14 June 2002



All crop pests have natural enemies, in the shape of either other pests or diseases, says Dr Judith Pell of IACR-Rothamsted.

"The challenge with all natural enemies is to find a way of managing them to enhance their activity," she says. "They often come into the crop too late to help with pest control, or they may only exist in certain habitats."

Cereal crops dont have an aphid problem every year, so natural control must work, she adds. "Parasitic wasps and hoverflies are two beneficial insects which can have an effect. The key is to make better use of field margins, so they can help with aphid control."

Wild flower management is important. "Female hoverflies have to feed on pollen to produce eggs. So having wild flowers in margins increases hoverfly numbers."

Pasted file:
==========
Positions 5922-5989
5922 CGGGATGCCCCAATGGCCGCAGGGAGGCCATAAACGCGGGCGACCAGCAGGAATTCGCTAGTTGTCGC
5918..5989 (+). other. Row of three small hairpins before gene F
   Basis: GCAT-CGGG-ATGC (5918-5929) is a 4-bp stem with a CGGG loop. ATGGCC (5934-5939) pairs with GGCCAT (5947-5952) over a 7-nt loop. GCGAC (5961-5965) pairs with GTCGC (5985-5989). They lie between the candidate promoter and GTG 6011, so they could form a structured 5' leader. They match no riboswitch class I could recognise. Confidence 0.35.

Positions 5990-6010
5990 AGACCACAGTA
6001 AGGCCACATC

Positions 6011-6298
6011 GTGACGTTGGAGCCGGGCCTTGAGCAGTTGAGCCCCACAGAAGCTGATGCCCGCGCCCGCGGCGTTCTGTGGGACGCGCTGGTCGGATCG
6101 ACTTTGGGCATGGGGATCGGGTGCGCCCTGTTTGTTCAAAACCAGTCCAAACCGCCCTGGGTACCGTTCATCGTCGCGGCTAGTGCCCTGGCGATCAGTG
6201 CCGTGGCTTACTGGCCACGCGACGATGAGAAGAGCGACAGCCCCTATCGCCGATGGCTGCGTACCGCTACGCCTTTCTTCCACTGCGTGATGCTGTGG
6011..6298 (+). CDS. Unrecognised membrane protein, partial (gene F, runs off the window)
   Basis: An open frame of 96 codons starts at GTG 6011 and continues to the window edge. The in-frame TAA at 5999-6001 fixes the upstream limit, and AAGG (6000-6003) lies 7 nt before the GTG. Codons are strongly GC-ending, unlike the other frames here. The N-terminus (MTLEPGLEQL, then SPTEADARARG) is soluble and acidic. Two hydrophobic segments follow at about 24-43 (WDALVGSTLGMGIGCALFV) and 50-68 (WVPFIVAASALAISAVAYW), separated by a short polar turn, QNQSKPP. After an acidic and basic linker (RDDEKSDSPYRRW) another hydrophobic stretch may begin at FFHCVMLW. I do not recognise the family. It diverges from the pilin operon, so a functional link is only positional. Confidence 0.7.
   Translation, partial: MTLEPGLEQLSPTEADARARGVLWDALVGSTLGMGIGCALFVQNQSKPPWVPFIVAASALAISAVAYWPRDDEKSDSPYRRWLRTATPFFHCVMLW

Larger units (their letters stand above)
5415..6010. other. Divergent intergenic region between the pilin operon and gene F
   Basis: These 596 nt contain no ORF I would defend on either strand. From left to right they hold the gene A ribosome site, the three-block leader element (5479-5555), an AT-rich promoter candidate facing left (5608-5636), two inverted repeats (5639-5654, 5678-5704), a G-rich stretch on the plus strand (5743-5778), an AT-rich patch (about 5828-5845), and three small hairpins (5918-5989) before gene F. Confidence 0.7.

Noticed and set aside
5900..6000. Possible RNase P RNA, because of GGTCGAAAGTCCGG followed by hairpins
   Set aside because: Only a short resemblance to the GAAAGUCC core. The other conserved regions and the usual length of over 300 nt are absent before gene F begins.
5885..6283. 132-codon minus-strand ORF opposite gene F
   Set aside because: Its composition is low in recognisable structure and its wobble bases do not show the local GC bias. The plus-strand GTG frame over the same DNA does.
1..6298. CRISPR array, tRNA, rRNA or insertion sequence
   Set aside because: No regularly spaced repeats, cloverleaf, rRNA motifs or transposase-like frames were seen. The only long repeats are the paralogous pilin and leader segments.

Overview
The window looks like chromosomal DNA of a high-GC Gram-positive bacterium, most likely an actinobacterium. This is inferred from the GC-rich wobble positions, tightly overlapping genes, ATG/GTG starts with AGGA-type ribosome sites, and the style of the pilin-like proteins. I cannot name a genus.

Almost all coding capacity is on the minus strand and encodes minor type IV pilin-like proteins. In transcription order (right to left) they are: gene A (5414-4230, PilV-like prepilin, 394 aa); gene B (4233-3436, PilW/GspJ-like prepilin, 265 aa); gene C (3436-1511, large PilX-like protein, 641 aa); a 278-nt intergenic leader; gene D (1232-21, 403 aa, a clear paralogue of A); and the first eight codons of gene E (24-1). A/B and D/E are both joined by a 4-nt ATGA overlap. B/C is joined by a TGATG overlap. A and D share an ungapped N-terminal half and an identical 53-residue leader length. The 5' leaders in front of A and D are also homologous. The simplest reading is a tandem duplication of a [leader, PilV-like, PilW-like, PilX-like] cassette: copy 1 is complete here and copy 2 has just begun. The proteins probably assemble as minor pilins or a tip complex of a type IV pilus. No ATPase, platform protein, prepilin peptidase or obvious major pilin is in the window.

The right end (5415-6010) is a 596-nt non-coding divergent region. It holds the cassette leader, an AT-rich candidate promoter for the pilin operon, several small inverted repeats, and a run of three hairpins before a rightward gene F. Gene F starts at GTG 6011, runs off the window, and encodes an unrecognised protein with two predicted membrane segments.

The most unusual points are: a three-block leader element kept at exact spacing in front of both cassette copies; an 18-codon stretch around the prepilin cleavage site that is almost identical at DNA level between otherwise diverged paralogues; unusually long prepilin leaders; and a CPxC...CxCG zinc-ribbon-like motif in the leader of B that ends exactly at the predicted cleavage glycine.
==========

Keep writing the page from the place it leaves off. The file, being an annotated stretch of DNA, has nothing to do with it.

Carabid beetles on the ground also have a role. "Establishing beetle banks is quick, easy and wont cost much. And the effect can be surprising."

The most common fungus that infects and kills aphids in the UK is Erynia neoaphidis, says Dr Pell.

"It only infects aphids and can eliminate populations at a local scale. The fungus produces infective spores that are highly mobile and carried between aphids by air currents or on beneficial insects."

Using field margins as reservoirs for the fungus is the focus of current research work and involves identifying suitable host plants and susceptible aphid species. Nettles look to be useful hosts.

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